I think, in this case, the punishment fits the crime.
You are correct. I did not lose family or friends. I am guessing you did not either, which wouldn't put you in very good position to call for his blood. Since both of us weren't affected, I'll take my position on execution any day over yours.
 
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Anonymous

Guest
scribe said:
You are correct. I did not lose family or friends. I am guessing you did not either, which wouldn't put you in very good position to call for his blood. Since both of us weren't affected, I'll take my position on execution any day over yours.
Well, another topic for which we will have to agree to disagree.
 
Mar 18, 2009
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Alpe d'Huez said:
BroDeal - you really need to watch that interview with Andrew Bacevich. He's a former US Army Colonel, West Point, PhD from Princeton, combat experience in Viet Nam, Gulf War, etc. He's not some guy with an axe to grind against anyone, or for anyone. He just really has a very detailed grasp on what you're talking about.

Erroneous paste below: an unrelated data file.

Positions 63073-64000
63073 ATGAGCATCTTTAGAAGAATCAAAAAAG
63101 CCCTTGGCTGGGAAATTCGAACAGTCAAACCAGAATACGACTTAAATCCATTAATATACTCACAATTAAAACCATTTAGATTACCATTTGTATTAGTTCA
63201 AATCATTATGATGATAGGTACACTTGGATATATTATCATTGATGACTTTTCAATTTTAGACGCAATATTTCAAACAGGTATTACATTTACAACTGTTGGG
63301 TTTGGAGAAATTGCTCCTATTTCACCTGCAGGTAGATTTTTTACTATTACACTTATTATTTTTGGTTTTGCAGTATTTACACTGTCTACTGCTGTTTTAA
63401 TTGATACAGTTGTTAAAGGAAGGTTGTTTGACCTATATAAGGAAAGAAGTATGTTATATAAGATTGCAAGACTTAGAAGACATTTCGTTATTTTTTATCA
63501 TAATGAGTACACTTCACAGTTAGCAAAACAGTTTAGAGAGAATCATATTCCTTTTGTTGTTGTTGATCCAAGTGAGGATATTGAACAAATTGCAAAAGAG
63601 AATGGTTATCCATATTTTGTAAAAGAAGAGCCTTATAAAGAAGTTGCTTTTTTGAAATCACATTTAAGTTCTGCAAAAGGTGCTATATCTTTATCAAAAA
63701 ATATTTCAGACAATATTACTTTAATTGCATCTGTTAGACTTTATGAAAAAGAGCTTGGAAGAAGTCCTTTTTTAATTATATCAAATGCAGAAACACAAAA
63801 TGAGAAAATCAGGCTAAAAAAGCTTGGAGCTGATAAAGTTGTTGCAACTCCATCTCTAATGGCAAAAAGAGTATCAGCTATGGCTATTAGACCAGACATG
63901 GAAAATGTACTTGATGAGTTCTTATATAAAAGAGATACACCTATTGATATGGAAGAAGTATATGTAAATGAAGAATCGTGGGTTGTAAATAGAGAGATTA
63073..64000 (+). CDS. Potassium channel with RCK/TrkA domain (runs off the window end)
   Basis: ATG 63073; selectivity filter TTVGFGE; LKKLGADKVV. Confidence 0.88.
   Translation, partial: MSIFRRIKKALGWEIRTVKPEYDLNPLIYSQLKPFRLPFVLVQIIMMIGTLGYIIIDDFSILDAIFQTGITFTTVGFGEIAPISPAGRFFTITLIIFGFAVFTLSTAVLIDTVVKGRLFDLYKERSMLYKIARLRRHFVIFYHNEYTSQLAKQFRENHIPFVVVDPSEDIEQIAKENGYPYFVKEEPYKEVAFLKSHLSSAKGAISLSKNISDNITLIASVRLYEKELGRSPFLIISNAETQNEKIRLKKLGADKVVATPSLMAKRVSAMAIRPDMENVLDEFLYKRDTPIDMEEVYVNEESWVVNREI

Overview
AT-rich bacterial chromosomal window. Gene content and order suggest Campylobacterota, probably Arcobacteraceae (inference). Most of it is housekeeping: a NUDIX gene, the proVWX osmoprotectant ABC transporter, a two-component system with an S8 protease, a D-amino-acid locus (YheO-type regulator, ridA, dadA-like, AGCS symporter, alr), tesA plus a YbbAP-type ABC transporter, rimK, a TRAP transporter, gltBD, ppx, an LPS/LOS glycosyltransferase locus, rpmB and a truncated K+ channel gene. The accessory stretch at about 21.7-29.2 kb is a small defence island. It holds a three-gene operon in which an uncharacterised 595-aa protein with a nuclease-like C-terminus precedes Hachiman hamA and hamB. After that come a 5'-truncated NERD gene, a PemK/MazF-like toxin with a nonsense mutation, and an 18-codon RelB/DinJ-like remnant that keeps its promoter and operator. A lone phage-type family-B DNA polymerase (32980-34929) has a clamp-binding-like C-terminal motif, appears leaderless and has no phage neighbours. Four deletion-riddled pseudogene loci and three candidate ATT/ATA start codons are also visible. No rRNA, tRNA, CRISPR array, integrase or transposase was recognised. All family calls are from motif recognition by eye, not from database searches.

Interesting point on Europe, Sprocket. I had a friend of mine who had lived in Germany and Belgium pretty much echo your statement.
Excellent interview Alpe. Thanks for the link. Man, so many things he said...I will have to watch and read it again I think.
 
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Anonymous

Guest
ihavenolimbs said:
Can you give an example of someone who believes that the economy is a zero-sum game?

Your understanding of govt. taxation and spending is wrong too. How is taxing the upper income earners, and enacting social programs for lower income earners, `bad for everyone'? Works pretty well in Europe doesn't it? They mostly had rubble after WWII, now the standard of living is on-par with the US.

Incidentally, data collected by many institutions shows that for every dollar in tax cuts private spending increases only about $0.80 (because much of it is saved/reinvested, not spent in the economy). Not a good return. But every dollar the govt spends increases aggregate demand by about $1.50 . A govt. can therefore use tax-rate adjustments to influence aggregate demand in an economy leading to sustainable growth.